In recent years, Buy Now, Pay Later (BNPL) has undoubtedly changed the payments landscape—most notably during the COVID-19 global shutdown. With BNPL services first emerging in the 2010s in response to financing pain points such as complex user experience and credit cards with high APRs and fees, they truly took off in the 2020s. GlobalData found that total BNPL transaction volumes increased from just $33 billion in 2019 to $120 billion in 2021, making it the new hot ticket item for everyone from retailers to investors.
Of course, this much money churning in a new, unregulated market quickly caught the attention of governments and policymakers, with things culminating in the US Consumer Financial Protection Bureau’s inquiry into the sector last year.
So, what does this mean for the future of BNPL? Let’s take a look at today’s potential BNPL policy moves and whether these might be good or not for digital payment solutions moving forward.
BNPL Regulations: What to Watch
Despite a lack of immediate concrete policy, now is the best time for BNPL firms to get familiarized with any imminent changes and strategically get ahead of them. According to Star’s digital finance experts, here’s where to focus your attention:
Integrating BNPL Into Credit Files
Since the beginning, one of the major selling points for BNPL, especially for young consumers, was that there’s a mix of 0% interest, no late fees, plus no need for a credit score or credit check—this BNPL workflow has paved the way for a consumer-centric revolution in payments. Yet, like it or not, there’s a good chance a standardized system will be designed to factor BNPL into credit scores, localizing to specific countries and markets. The key here is working with regulators to strike a balance that retains BNPL’s advantages, like zero interest and no late fees, while also having it accurately reflected in a customer’s credit score for on-time or late payments.
Better-defined BNPL Products
With massive market diversification in recent years, the future of BNPL holds plenty of opportunity. Yet, how will the market regulators come to define BNPL products? Established BNPL firms like Affirm and Klarna have developed platforms and third-party integration to make larger revenues from online merchant partnerships, while smaller competitors and startups often don’t have the same opportunities at first – thus, making late fees a target source of income. In addition, some traditional banks and credit cards are labeling services as BNPL but include additional charges like fixed monthly fees that go against the original interest-free and transparent model that BNPL promises. In the US, for example, new regulations may look to better define BNPL as a way to eliminate predatory lending and boost the sector overall.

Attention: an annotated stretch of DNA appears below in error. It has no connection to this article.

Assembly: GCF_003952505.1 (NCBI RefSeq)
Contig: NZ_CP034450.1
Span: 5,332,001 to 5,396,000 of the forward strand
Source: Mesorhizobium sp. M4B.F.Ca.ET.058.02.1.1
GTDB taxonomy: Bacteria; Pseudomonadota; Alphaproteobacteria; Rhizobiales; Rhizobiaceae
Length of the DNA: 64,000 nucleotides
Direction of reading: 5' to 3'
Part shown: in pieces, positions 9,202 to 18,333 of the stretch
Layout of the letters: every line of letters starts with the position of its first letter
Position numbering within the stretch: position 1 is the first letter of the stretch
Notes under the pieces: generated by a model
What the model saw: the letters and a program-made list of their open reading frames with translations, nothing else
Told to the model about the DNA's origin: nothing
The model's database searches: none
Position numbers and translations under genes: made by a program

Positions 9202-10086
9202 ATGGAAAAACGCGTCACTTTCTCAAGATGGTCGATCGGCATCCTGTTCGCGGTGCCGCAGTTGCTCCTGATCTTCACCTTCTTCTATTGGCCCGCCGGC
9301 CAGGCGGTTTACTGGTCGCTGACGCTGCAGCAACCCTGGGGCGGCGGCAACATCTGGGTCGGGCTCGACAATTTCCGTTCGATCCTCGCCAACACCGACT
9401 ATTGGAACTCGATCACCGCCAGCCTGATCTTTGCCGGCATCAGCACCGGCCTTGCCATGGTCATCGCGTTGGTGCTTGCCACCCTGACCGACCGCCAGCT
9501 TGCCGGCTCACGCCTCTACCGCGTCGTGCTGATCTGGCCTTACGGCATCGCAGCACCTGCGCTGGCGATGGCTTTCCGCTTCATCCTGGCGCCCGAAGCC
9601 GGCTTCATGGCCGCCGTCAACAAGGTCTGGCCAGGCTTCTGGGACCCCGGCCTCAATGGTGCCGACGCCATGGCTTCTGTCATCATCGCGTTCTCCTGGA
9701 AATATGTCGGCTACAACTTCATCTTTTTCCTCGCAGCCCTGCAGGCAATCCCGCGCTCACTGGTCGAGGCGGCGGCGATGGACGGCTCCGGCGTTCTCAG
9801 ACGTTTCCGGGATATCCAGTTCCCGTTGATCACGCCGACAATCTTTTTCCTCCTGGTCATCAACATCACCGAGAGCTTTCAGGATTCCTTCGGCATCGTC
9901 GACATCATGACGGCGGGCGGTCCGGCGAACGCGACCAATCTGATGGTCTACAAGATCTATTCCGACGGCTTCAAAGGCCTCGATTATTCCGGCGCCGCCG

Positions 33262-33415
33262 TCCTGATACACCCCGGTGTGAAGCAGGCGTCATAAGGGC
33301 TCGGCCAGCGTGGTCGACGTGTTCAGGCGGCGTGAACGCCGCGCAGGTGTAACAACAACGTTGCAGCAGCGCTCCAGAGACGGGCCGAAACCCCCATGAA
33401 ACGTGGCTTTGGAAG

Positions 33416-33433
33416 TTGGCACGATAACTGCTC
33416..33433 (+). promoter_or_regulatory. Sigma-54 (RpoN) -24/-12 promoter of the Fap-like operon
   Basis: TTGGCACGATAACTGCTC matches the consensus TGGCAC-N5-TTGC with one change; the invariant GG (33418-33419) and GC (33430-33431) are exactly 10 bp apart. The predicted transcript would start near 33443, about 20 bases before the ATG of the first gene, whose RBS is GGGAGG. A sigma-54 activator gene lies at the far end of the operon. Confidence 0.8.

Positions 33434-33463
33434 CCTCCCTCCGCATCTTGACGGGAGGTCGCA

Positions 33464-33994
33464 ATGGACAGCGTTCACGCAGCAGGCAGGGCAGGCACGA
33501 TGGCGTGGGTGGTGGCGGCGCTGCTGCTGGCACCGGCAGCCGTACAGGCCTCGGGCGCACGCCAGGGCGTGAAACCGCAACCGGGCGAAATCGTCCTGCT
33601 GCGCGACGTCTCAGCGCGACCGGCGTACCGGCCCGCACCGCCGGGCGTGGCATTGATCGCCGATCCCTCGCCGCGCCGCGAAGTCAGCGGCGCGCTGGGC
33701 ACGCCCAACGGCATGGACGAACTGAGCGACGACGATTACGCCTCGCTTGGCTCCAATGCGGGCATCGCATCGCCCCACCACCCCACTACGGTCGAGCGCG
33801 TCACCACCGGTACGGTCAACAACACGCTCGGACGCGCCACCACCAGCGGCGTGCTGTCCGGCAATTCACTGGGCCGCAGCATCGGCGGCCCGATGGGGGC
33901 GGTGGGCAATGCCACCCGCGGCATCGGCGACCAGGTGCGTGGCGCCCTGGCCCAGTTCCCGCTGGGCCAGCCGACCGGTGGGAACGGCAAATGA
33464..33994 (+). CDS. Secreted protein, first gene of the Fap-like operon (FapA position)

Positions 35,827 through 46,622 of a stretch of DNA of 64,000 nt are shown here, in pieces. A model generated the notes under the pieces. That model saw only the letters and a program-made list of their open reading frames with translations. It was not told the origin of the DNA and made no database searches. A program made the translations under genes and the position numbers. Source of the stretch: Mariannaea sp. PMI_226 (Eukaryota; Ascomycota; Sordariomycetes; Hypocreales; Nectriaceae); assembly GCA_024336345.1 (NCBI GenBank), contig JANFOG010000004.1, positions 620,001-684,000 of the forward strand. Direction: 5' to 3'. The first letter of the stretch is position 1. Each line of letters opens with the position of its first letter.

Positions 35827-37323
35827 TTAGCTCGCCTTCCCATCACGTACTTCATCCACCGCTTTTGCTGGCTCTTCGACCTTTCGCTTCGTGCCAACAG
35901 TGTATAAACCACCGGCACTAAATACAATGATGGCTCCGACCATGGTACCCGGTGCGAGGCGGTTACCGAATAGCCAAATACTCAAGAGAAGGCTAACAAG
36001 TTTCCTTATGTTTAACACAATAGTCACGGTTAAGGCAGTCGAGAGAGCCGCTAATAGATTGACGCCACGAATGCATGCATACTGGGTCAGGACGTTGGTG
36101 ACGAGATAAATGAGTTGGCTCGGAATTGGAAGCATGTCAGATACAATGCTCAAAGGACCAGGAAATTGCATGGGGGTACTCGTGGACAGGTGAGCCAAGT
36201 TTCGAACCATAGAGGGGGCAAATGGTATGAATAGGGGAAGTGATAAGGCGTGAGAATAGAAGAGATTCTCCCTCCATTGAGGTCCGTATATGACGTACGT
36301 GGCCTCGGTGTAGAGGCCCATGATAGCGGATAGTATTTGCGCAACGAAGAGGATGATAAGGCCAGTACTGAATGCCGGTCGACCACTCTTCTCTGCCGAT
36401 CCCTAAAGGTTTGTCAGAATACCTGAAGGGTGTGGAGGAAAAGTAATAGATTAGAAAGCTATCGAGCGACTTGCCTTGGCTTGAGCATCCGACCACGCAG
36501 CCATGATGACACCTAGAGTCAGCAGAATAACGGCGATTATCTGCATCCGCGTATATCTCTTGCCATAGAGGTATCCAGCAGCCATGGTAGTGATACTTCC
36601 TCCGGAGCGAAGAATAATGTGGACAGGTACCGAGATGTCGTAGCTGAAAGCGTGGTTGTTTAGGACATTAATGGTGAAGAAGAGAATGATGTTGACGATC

Taking Ads in a New Direction
The UK’s Financial Conduct Authority, or FCA, is leading the way on this one. Critics and regulators there have warned that BNPL advertisements – including those from social media influencers – have failed to highlight the potential risks of BNPL payments.
In response, proposals were introduced in June 2022 that include guidelines for ads and checks that make sure the customer can afford to pay. In particular, the FCA requests that BNPL providers operating in the UK make ads that are fair, clear and not misleading. While this is currently limited to one market, BNPL players large and small should take this as a precursor to similar FinTech regulations across the globe—and have ad campaigns that fall in line with new standards.
Entrance of New, Well-resourced Giants
One of the biggest stories, of course, has been the entrance of Apple into the BNPL scene. However, like any market, these industry shake-ups are to be expected, and the global market share remains massive. Japan’s top BNPL firm, Paidy, tailored the optimal digital product to gain a competitive advantage over other players, no matter how big or small. Exploring end-to-end FinTech services is another good way how to plan ahead for thriving in the digital ecosystem.
Transforming Policy Into Digital Finance Products
As we’ve found out, government regulation is standard in any cutting-edge industry, with FinTech being no different. That’s why, to better prepare for the ever-changing regulations within the FinTech space, a holistic and collaborative approach is essential. Star technology consulting brings this cross-industry methodology to co-create with clients on any continent to innovate on an extensive range of products – from AI applications and FinTech builders to blockchain and IoT solutions. Take steps now to work FinTech policy to your next product’s advantage.